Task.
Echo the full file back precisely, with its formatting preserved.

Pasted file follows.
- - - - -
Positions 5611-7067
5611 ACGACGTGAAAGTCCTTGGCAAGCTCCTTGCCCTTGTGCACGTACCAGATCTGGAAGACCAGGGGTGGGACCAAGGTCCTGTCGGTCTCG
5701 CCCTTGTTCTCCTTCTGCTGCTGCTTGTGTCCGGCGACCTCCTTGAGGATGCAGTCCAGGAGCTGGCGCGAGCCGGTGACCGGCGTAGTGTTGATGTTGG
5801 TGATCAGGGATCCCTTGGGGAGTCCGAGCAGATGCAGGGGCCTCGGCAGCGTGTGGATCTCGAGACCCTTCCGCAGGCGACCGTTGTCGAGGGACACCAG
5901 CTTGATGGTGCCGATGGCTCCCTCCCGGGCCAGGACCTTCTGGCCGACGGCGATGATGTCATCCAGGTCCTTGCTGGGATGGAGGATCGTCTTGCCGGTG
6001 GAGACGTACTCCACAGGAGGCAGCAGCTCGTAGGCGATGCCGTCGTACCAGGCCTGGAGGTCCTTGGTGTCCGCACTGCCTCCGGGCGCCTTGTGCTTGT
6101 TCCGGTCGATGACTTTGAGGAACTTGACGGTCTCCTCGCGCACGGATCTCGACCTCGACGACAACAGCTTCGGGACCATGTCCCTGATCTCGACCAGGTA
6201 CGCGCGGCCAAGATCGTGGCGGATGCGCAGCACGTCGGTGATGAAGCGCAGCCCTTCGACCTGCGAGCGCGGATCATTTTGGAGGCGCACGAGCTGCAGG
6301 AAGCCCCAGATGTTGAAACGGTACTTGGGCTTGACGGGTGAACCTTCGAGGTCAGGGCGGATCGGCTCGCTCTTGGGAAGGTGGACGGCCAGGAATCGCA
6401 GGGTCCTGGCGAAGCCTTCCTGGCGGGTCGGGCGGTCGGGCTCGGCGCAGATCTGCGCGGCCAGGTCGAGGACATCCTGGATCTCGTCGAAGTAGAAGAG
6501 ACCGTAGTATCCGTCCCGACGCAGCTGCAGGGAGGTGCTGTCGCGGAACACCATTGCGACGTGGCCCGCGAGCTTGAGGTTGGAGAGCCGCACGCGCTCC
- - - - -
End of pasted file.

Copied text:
Positions 5611-7067
5611 ACGACGTGAAAGTCCTTGGCAAGCTCCTTGCCCTTGTGCACGTACCAGATCTGGAAGACCAGGGGTGGGACCAAGGTCCTGTCGGTCTCG
5701 CCCTTGTTCTCCTTCTGCTGCTGCTTGTGTCCGGCGACCTCCTTGAGGATGCAGTCCAGGAGCTGGCGCGAGCCGGTGACCGGCGTAGTGTTGATGTTGG
5801 TGATCAGGGATCCCTTGGGGAGTCCGAGCAGATGCAGGGGCCTCGGCAGCGTGTGGATCTCGAGACCCTTCCGCAGGCGACCGTTGTCGAGGGACACCAG
5901 CTTGATGGTGCCGATGGCTCCCTCCCGGGCCAGGACCTTCTGGCCGACGGCGATGATGTCATCCAGGTCCTTGCTGGGATGGAGGATCGTCTTGCCGGTG
6001 GAGACGTACTCCACAGGAGGCAGCAGCTCGTAGGCGATGCCGTCGTACCAGGCCTGGAGGTCCTTGGTGTCCGCACTGCCTCCGGGCGCCTTGTGCTTGT
6101 TCCGGTCGATGACTTTGAGGAACTTGACGGTCTCCTCGCGCACGGATCTCGACCTCGACGACAACAGCTTCGGGACCATGTCCCTGATCTCGACCAGGTA
6201 CGCGCGGCCAAGATCGTGGCGGATGCGCAGCACGTCGGTGATGAAGCGCAGCCCTTCGACCTGCGAGCGCGGATCATTTTGGAGGCGCACGAGCTGCAGG
6301 AAGCCCCAGATGTTGAAACGGTACTTGGGCTTGACGGGTGAACCTTCGAGGTCAGGGCGGATCGGCTCGCTCTTGGGAAGGTGGACGGCCAGGAATCGCA
6401 GGGTCCTGGCGAAGCCTTCCTGGCGGGTCGGGCGGTCGGGCTCGGCGCAGATCTGCGCGGCCAGGTCGAGGACATCCTGGATCTCGTCGAAGTAGAAGAG
6501 ACCGTAGTATCCGTCCCGACGCAGCTGCAGGGAGGTGCTGTCGCGGAACACCATTGCGACGTGGCCCGCGAGCTTGAGGTTGGAGAGCCGCACGCGCTCC